Editorial Feature - The Return of Cyan
|Published:||Jan 25, 2007|
The Return Of Cyan
by Sue Pichotta of Icons-icons.com
Once upon a time (about 20 years ago), monitors could display only 16colors. There were the easy colors, like black, white, blue and red, andthen there were variations that made things interesting, like limegreen, bright yellow, magenta, and everyone's favorite (really!), cyan.
Cyan (pronounced like sigh-ann) is a blue-green color, and looks a lotlike turquoise or aqua. It's a basic color used in inks and colorprocessing. You have probably seen colors noted as RGB (Red Green Blue)values; maybe you've also seen colors noted as CMY (Cyan MagentaYellow). Cyan is, in a way, a basic color.
The color cyan became immensely popular during the early days of colorcomputing. It was blue enough to appeal to the majority of computerusers (blue is the most popular color in the world), and cyan could bebright enough to be a great accent color.
For years, you could see cyan everywhere you looked. In software, inicons, on websites, it became the "cool" color. It was as though someonesaid, "Want to look hip and modern? Use Cyan." Microsoft used cyan intheir Office icons (at left). Software developers everywhereincorporated cyan into their software, on screens and in graphics(above). And early websites loved cyan.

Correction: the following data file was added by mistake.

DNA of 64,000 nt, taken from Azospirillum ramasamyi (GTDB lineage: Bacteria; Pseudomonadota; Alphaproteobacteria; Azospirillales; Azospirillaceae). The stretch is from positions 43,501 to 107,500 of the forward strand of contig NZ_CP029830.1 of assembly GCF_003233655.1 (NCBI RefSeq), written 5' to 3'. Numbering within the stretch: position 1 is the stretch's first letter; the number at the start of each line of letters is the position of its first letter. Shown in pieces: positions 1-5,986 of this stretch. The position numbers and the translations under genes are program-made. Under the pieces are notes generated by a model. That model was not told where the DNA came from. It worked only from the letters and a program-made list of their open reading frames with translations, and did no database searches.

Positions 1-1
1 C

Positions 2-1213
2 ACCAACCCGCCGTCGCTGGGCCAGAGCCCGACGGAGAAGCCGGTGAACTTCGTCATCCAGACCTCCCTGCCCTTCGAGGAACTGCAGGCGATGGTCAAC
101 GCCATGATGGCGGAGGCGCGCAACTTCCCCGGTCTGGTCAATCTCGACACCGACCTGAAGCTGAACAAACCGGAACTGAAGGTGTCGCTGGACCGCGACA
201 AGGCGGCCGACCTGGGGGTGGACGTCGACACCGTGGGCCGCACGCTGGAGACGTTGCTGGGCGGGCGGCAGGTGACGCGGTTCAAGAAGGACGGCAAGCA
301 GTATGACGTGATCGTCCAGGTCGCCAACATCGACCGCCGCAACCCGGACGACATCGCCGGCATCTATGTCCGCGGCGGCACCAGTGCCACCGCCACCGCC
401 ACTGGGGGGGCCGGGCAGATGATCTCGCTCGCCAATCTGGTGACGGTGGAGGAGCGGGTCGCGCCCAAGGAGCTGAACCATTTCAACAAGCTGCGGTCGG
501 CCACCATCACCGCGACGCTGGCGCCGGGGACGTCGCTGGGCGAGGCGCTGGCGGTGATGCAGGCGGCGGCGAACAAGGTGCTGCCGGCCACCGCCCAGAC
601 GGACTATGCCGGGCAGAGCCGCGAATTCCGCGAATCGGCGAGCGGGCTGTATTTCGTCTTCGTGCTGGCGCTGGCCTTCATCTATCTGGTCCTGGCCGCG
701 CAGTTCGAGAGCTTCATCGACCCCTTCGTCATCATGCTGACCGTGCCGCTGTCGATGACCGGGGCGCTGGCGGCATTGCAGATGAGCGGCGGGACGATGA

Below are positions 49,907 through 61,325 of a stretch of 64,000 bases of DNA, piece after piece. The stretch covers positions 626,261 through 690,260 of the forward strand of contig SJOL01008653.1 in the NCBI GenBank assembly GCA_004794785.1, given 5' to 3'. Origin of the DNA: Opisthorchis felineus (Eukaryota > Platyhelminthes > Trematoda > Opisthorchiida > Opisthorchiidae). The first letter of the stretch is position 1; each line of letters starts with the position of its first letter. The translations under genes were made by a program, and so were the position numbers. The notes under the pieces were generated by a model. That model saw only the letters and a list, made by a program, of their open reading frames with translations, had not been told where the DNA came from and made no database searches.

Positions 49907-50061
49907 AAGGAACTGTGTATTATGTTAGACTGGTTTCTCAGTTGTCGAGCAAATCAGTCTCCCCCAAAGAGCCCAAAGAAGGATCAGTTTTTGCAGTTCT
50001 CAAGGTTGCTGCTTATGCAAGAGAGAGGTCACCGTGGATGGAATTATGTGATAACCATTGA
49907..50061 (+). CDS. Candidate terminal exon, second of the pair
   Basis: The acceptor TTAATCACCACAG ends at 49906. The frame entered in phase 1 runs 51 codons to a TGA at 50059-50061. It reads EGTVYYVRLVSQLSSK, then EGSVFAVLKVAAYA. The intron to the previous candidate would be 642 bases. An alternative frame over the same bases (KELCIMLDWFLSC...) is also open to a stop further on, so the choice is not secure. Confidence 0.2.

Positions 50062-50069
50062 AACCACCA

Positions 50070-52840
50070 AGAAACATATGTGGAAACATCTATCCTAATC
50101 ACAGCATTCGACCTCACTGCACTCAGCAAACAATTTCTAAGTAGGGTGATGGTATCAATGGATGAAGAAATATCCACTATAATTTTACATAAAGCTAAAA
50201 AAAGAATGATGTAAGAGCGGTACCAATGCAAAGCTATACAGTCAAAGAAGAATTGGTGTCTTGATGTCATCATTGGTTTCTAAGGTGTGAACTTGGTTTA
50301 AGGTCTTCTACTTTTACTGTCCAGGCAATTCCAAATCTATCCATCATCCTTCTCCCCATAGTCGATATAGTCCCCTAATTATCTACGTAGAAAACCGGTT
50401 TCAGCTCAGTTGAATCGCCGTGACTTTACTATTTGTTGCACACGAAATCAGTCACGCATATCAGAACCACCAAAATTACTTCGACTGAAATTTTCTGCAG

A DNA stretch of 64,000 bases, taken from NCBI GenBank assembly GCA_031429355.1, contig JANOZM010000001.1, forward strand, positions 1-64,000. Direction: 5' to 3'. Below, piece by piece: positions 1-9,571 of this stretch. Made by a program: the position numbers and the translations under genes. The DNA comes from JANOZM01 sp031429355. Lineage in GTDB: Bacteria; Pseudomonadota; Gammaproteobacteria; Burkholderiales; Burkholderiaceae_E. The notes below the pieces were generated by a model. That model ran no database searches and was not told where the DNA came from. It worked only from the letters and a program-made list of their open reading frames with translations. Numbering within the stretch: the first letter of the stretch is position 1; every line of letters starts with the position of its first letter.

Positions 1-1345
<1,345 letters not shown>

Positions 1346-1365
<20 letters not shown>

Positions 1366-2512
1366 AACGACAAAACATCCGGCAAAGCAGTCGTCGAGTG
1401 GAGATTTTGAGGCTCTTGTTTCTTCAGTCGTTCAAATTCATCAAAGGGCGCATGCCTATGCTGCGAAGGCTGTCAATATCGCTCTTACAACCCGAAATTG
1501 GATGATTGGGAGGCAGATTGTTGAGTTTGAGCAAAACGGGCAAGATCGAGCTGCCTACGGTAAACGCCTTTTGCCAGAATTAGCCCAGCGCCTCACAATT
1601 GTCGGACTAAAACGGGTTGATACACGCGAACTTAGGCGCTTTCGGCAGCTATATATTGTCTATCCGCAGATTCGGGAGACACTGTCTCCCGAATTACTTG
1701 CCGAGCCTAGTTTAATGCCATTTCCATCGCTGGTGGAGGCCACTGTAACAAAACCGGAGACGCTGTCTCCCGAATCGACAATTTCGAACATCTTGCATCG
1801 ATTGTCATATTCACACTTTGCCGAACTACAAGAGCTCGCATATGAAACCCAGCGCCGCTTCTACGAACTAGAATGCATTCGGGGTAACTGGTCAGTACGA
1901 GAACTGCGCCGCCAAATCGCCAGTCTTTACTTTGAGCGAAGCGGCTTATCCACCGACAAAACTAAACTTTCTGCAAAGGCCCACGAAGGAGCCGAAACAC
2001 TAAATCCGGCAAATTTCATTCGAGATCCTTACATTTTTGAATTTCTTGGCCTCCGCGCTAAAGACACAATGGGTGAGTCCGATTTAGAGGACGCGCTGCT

As more colors became possible for use, cyan gave way to a whole paletteof blues - every variety of blue imaginable. As more blue colors andshades became popular, cyan became dated and old.And then comes Vista. Blue is still cool, but now gradients and glassy looks are the thing. (Gradients are colors gradually shifted from one toanother.) If you want to use blue (and it seems that everyone does), andyou stick with standard color theory, the gradient can go two ways...From blue to purple-red, or from blue to cyan-green. Purple is notusually considered a real guy color (and software design is mostly a guything), so that leaves green. And what is in the middle of a blue-greengradient? It's cyan, baby!
Vista uses cyan not only in gradients, but also in their new glass-lookicons. Cyan is back, but it's not your father's cyan. This cyan isshaded in gradients, and highlighted with glass and light effects.
I predict that we're going to see a lot more of cyan in the future: insoftware, icons and websites. It's a good, safe color, close to blue,but a little different. Strong, professional.. and even a little pretty.
The return of cyan to popularity is a good thing, and inevitable, in itsown way. All things cycle: What was old is new again. Go, cyan!
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Sue Pichotta has been involved in the computer industry since 1979, when she majored Comp Sci at the California State University, Chico. Since then she's worked as a software developer, business owner, internet marketer and graphic artist. In the past, Sue founded AISIP (the Association of Independent Software Industry Professionals), wrote and sold a bidding software package, worked on various contract programming jobs in interesting areas (like gold mining), and maintained the payroll and election software for the City of Reno. These days, Sue loves internet marketing and graphic design, and uses both to sell icon sets and related graphics from her website, icons-icons.com